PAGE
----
The TV presenter, James May, has made a fly-on-the-wall documentary about Hornby PLC.
They are the go-to name for model railways in Britain. largely because they have been going for over 100 years and almost everyone remembers having a Hornby train set.
Nowadays, they have moved production to China, and have built a set of nostalgia GB brands including, Airfix model kits, Humbrol enamel paints, Corgi cars, and Scalextric racing sets.
Over the last ten years or so, the company has have a difficult time, with losses reaching thirty odd million pounds.
A new management team has pledged to return the brand to profit…by selling more stuff and cost-cutting. That’s not really a good enough plan, as it’s mostly about selling more stuff to their existing, elderly male customer-base.
They should be thinking about the model railway as a form of architecture of experience and as a kind of narrative environment…Also, they definitely need a better communication designer.
I’ve posted before, on this blog, about the scope for re-engaging with model-railways as a form of digitally enhanced architecture-of-experience and psychogeography…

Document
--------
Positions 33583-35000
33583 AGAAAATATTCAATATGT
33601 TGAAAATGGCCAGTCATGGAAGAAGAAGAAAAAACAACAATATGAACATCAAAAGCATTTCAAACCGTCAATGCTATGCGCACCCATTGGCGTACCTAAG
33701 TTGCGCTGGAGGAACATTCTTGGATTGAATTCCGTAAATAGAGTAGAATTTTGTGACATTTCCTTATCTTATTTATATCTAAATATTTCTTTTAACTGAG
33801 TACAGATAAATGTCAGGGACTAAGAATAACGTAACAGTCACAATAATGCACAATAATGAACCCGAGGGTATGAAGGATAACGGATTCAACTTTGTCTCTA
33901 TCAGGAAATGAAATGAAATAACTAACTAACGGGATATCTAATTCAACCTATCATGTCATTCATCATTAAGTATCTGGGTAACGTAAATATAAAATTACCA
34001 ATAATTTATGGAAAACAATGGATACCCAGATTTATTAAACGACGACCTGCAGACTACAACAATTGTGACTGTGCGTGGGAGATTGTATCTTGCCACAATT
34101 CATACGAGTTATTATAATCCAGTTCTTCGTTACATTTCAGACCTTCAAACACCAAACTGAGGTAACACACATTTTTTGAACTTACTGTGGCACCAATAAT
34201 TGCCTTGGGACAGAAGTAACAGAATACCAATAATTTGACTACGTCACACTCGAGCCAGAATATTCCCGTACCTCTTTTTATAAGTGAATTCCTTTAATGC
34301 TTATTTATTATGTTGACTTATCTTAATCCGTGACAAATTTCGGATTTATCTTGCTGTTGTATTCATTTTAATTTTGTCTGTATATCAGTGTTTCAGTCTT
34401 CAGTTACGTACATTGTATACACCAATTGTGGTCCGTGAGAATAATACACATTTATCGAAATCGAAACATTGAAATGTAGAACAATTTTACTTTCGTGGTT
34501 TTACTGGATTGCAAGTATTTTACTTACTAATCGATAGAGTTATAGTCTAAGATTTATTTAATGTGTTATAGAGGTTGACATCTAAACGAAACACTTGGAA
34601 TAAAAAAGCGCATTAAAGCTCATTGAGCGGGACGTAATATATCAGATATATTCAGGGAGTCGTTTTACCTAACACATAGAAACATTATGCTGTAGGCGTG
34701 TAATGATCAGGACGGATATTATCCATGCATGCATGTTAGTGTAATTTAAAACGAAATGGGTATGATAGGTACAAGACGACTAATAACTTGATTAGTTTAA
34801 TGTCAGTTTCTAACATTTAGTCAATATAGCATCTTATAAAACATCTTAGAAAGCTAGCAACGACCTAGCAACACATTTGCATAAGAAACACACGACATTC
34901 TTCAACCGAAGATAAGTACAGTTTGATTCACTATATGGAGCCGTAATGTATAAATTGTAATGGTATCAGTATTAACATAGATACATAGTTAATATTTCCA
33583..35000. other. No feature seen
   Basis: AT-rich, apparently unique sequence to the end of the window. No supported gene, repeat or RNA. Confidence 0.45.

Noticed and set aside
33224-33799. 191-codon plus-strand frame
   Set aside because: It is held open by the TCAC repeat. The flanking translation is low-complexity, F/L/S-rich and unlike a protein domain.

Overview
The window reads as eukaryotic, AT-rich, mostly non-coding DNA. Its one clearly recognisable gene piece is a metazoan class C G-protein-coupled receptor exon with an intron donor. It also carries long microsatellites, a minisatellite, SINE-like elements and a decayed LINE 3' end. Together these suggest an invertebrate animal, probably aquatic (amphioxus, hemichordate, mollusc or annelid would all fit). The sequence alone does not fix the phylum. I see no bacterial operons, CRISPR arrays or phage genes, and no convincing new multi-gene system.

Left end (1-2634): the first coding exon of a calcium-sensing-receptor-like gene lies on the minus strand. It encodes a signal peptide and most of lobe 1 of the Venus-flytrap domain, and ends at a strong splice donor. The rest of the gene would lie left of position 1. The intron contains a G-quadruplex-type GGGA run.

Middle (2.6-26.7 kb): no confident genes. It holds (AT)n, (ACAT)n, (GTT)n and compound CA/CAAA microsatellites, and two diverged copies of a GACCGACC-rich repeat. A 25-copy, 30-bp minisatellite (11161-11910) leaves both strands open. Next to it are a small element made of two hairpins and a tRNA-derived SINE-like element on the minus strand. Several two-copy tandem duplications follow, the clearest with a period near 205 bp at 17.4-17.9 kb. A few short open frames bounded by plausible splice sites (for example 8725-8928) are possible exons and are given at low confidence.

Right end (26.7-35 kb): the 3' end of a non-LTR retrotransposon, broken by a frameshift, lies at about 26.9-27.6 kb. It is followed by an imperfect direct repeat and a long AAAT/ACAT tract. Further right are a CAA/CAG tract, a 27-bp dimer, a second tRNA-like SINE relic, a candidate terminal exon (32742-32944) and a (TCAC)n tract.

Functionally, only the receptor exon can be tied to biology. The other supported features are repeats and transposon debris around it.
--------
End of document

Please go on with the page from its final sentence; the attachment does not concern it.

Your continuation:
Here’s an anorak patch from the 1960s that I found today. It shows the overhead railway in Wuppertal, Germany.
Technically, the railway is a suspension railway, identified as the Electric Elevated Railway Installation. There was once something similar in Liverpool. Nowadays, this has the look of a future that might once have been…
The line was originally built at the end of the 19C, and began carrying passengers in 1901. Today, the railway has been entirely modernised and carries 82 000 passengers daily.
In the old days, these kinds of woven badges were sold as modest souvenirs to visitors. You could sew the patches onto the sleeves of your anorak, or onto your rucksack. I may put this onto one of my scarves.